The novella I wrote after finishing A Superior Spectre has won a big prize! Joan Smokes is set in the early 1960s and centres on a woman who attempts to escape the past by travelling to Las Vegas. It tackles themes of reinvention, grief, trauma and love. Prize judge and Galley Beggar Press co-founder Eloise Millar praised the … Continue reading ‘Joan Smokes’ wins the Mslexia Novella Competition (UK)
I'm the flash fiction editor for a new writing and art magazine, Cuttlefish, from Sunline Press in WA. I look forward to receiving your pieces (anonymously) of up to 250 words. The publication will feature one artist's work and also print poetry, up to 40 lines, and longer pieces up to 1200 words. There will be a payment … Continue reading Submit to Cuttlefish
Reblogging this fantastic review of The Great Unknown from Whispering Gums, a blog I’ve read and admired for quite some time.
The great unknown is a mind-bending collection of short stories which explores, as editor Angela Meyer says, “the unknown, the mysterious, or even just the slightly off.” I was, in fact, expecting more horror, thriller even, which are genres that don’t really interest me, but this collection is not that. There are some truly scary scenes – so if that’s your bag then you’ll appreciate this collection – but many are more subtly mysterious, giving the collection a broader appeal.
There are nineteen stories, most of which are the result of Meyer’s direct invitation to some favourite authors. Six, though, come from the shortlist for the Carmel Bird Short Fiction Award, 2013, of which Meyer was the judge. The invited authors were given the same brief as that for the competition, which was to write a story inspired by the “fifth dimension”, that is, the world found in shows like
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This is the twelfth post published in conjunction with the release of The Great Unknown, where authors share their experience of writing eerie stories for the anthology. The Great Unknown is available from Booktopia, Readings, Avid Reader, Fishpond (free shipping worldwide) and all good bookstores. You might also want to add it to your shelves on Goodreads. PM Newton is the Sydney-based author of The Old … Continue reading The Great Unknown authors: PM Newton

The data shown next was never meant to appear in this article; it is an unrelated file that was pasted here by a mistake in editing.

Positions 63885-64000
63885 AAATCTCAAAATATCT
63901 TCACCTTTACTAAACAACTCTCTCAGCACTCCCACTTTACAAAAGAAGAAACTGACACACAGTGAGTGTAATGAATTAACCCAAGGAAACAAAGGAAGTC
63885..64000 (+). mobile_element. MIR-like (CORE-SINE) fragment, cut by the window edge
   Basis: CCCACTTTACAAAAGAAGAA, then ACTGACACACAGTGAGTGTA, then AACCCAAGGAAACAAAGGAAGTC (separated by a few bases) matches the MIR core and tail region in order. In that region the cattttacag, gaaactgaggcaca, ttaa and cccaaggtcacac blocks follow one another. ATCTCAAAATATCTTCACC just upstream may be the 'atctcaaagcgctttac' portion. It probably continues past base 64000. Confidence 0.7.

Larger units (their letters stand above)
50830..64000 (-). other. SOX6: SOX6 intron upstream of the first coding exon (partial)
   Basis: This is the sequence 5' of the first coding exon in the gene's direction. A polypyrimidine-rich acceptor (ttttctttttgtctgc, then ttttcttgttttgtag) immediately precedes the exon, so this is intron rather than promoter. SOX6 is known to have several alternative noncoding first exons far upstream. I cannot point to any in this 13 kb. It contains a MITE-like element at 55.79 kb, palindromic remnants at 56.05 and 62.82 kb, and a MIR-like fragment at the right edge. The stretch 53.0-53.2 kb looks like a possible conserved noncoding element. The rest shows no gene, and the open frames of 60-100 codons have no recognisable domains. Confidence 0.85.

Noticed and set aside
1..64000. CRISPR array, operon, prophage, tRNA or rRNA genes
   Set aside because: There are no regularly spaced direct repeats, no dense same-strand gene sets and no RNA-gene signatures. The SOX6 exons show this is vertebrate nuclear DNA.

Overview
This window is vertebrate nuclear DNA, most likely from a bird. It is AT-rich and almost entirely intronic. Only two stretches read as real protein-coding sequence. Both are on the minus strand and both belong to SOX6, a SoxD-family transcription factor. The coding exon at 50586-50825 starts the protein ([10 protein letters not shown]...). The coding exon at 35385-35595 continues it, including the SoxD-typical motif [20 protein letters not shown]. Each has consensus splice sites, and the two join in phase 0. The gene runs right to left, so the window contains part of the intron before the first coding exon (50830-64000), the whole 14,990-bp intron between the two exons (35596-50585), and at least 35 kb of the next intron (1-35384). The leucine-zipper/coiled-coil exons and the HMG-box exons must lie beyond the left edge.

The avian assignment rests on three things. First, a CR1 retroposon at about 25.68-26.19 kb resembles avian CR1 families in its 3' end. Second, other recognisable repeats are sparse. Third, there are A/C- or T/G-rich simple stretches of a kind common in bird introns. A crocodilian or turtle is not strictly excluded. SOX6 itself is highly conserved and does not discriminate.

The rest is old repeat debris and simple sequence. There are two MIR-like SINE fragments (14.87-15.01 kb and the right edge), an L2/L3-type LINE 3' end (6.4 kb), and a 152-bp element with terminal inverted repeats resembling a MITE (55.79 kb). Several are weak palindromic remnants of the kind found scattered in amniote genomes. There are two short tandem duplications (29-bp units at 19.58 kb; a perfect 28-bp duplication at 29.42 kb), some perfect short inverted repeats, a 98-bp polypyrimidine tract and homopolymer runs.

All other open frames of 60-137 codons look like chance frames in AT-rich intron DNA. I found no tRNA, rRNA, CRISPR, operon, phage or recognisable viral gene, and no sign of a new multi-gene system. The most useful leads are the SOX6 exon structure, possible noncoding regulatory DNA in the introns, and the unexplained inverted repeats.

Anna Funder made her name with the much-hailed and widely published nonfiction work Stasiland. Her first novel, All That I Am—already a bestseller and winner of multiple awards—has just been awarded the Miles Franklin Literary Award for 2012. Congratulations Anna! Recommended reading: Miles Franklin winner Anna Funder finds out it's all about her, award coverage by Stephen Romei … Continue reading Anna Funder’s All That I Am wins 2012 Miles Franklin
Despite seeing Notre Dame, the Panthéon and the Conciergerie today, and unexpectedly falling in love with stone, spiral staircases, there was another highlight I thought you'd appreciate: visiting one of the world's most famous and truly delightful bookstores, Shakespeare and Company. The shelves are crammed with old and new books, the staff (I heard only … Continue reading Shakespeare and Co., Paris
Hi lovely readers. The shift key on my laptop isn't working and my USB drive keeps crashing the computer here where I'm staying (with the internet connection). I may not be able to blog until I hit Northern NSW on Tuesday. Apologies! Read on, Angela
Having internet issues in the tiny window available for blogging! Updates on the Perth Writers Festival, including peacocks, podcasts and polevaulting, as soon as I get a chance. My last session is this afternoon, then I'm going to see at least one West-side beach before I go home...
it was not the kiss of the spider-woman that led him to Giovanni’s room so small a thing as a boy climbing fairy mountain it was not ennui of cohabitation that led her to jiggery-pokery tongue-flicks on a jew’s harp unsheathed fingertips not mutated but heteronumerous a pastiche of emotivity breast by cheek by bone … Continue reading heterogenesis – a poem
Depending on which side you open it from (a magazine with an identity crisis?) you will not be disappointed with the latest issue of Voiceworks, an Australian magazine that showcases the creative talent of under 25s. It is non-profit, literary, and intellectual without being inaccessible. ‘We are the youth and we are not apathetic’, it … Continue reading Voiceworks #69 'Identikit' – A Responsive Review